Saturday, July 31, 2010

Dad's Birthday Memorial

After yoga this morning in Costa Mesa, Liz and I drove over to Garden Grove to eat at 4 Seasons Hotpot Restaurant. I chose it because it was in Garden Grove, not too far from Joe's Italian Ice, where we were all anxious to go. Dad loved soup also, even in the summertime, so hotpot seemed a good choice, and after reading a review in OC Weekly of this restaurant, I decided to give it a try.
It wasn't too far from Costa Mesa, though our friends in Laguna and Richard and Jeremy coming from Irvine had a distance to go to get there. By the time everyone else arrived, we had already eaten our fill of velvety silken tofu, peppery Chinese greens of three different kinds, oyster mushrooms, noodles, and a special spicy sauce, swirled in a boiling broth at the table. This created a tasty soup that we sampled occasionally.
When Richard and Jeremy arrived, they ordered small pieces of fish and thinly sliced beef, and we all sampled that as well, learning as we went how long each needed to be cooked. R and M ordered sea cucumber, just for fun, and some more fish.
Everyone had a good time swirling and cooking, mixing and matching the various ingredients and condiments. It was fun and tasty; the owner of the restaurant was only too happy to explain everything to us in his enthusiastic way, reminding me so much of my father. He even brought us all the separate ingredients to show how he made the broth, the sauces, etc.. He pressed us to try things westerners don't usually try, such as salt fish, and I said I would think about it, if he promised to go to Katella Deli and order the whitefish, a dish from my culture's cuisine. I don't think he knew what I was talking about, but there were smiles all around, and we enjoyed ourselves, learning something new every minute.
Following this, we all headed over to Joe's Italian Ice, also in Garden Grove, but on Harbor Blvd.. It took us a little while to find it, but the striped exterior was unmistakable once we did. Everyone tried a different flavor... Richard and Jeremy got strawberry and strawberry banana. I got the tangerine, which just so happened to be sugar free. And Liz hit the jackpot by ordering bada-bing cherry, with big chunks of fresh bing cherries in it. What a great taste! We enjoyed our brain freeze before heading back to Irvine, all thinking how my dad would have approved of my choice of activities to honor his birthday.

Friday, July 30, 2010

Aswim in the Aquarium

Liz and I had a lovely day in the aquarium. I used to have a small (20 gallon) salt water tank in my house, and I just loved the amount of life that went on, even in that small space. But 20 gallons is too small a tank to manage the water for a salt water aquarium, unless one is a much better chemist and a more practiced aquariast than I am. So when the tank crashed some years ago, I never tried to start it up again. When we move, I will someday get a much larger tank, and then I will make an effort again.
My favorites were always the invertebrates, things like crabs, anemones, shrimp, sea urchins, and corals. The lovely, bright colored fish are nice as well, but I always seemed to spend more time watching the things on the bottom, also including bottom fish like jawfish, blennies, and oddities like the sarcastic fringehead, like those we saw at the aquarium today.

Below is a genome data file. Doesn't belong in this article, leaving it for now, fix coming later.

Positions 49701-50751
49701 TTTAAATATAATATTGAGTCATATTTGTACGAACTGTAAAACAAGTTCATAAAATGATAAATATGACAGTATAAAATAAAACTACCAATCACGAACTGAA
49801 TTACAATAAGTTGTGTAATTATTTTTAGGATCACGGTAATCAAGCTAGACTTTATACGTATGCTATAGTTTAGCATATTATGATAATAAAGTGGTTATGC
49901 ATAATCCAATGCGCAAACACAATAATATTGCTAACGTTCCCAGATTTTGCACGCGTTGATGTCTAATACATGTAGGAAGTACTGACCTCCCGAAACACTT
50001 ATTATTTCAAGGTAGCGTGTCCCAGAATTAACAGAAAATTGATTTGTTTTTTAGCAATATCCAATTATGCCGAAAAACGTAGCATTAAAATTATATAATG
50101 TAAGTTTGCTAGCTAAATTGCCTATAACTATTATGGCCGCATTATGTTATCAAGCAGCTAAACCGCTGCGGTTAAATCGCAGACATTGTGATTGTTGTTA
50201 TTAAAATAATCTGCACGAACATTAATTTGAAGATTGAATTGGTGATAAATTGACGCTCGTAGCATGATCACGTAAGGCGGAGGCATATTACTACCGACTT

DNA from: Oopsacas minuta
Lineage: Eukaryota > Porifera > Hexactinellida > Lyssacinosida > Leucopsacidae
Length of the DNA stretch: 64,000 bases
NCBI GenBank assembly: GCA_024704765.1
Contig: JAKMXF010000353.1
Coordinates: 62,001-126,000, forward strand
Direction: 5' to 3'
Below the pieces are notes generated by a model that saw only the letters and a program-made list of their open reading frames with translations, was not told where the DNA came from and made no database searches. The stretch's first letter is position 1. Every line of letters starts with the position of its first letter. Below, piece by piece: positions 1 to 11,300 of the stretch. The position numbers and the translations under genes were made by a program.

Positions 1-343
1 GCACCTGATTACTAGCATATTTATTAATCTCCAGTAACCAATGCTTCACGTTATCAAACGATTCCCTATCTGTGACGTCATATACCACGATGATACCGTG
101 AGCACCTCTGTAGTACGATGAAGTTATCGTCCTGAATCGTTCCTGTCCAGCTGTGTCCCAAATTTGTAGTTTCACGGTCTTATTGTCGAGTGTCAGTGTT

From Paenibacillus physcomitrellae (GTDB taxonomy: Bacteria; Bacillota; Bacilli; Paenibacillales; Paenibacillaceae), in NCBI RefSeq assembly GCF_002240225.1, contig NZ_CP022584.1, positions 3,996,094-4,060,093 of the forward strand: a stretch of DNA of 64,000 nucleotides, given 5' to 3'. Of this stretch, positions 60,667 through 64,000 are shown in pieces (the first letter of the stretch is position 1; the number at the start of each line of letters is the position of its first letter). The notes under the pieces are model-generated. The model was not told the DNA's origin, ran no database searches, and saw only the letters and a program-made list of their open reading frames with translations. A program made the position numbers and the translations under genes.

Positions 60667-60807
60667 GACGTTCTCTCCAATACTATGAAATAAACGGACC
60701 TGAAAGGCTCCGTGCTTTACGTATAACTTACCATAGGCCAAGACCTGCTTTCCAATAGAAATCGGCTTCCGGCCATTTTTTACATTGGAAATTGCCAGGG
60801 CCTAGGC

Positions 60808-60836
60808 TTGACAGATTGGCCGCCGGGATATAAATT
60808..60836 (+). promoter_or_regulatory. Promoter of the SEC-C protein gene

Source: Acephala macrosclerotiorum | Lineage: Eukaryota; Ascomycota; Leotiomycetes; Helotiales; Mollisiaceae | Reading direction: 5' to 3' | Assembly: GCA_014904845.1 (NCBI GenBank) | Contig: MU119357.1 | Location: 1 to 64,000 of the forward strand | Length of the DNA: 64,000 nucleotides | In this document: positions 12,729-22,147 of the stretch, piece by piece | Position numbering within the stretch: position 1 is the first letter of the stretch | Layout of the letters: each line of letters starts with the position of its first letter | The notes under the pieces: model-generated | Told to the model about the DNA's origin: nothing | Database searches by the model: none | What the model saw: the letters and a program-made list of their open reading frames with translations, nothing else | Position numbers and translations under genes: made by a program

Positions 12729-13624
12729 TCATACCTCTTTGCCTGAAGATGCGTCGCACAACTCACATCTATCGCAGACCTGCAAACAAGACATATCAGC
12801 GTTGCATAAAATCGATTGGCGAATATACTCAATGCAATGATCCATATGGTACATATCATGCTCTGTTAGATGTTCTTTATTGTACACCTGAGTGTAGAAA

I stood for a long time before many of the large show tanks, but the things that pleased me most, besides the otters, puffins, and sea lions, were things like the garden eels, those tiny creatures of different colors and patterns, who spend their lives half-buried in the sand, heads sticking up. They pop up and down in a way that seems synchronized, checking to see if any of their neighbors have designs on their holes in the sand. And we watched the octopus scope out the tank, looking for something to eat, while also at the same time keeping a careful eye on us. Fascinating creature. The amazing pattern on some of the fish was also wonderful to behold, as well as the tank of fish that change sex, seemingly at will, if the need or desire arises.
The diver hand fed some very large rays, who would not leave his side until every scrap of food was gone. It was fun to watch him stroke their bellies and stuff food into their mouths, mouths that seemed to grin in satisfaction after each bite of restaurant quality calamari and scallop. No wonder!

Revised Atlantic City Piece

I replaced the old version with the new one. It is more streamlined.
Today I am going to the Long Beach Aquarium with Liz, who generously offered her two for one coupon. I love the aquarium, and haven't been there in years! Thanks Liz. More on this when I return.
Tomorrow would have been my dad's 94th birthday. I decided a good tribute to him, since he loved to investigate ethnic foods as much as I do, was to go to a new joint of this kind, and then to eat water ice (Italian ice), a Philadelphia snack generally not available out here. I always meant to take my parents to Joe's Italian Ice, in Garden Grove, but being reluctant to drive on freeways, I never made it there. Now we will go, and we'll down our Mongolian hot pot and water ice in his honor.

Wednesday, July 28, 2010

I Forget Sometimes

I forget sometimes that my parents are gone. I am walking along, usually in a grocery store, where I see items my father would have liked or my mother once enjoyed, and I think for just a second, "Oh! Maybe I should buy this for them?" Then I remember that they are no longer around, and it strikes me that this will probably go on happening to me for a very long time, if not the rest of my life.

Where Is Everyone?

I know summer is a time when many people are traveling and away from home or busy with the things they couldn't do all year long, but where are you people?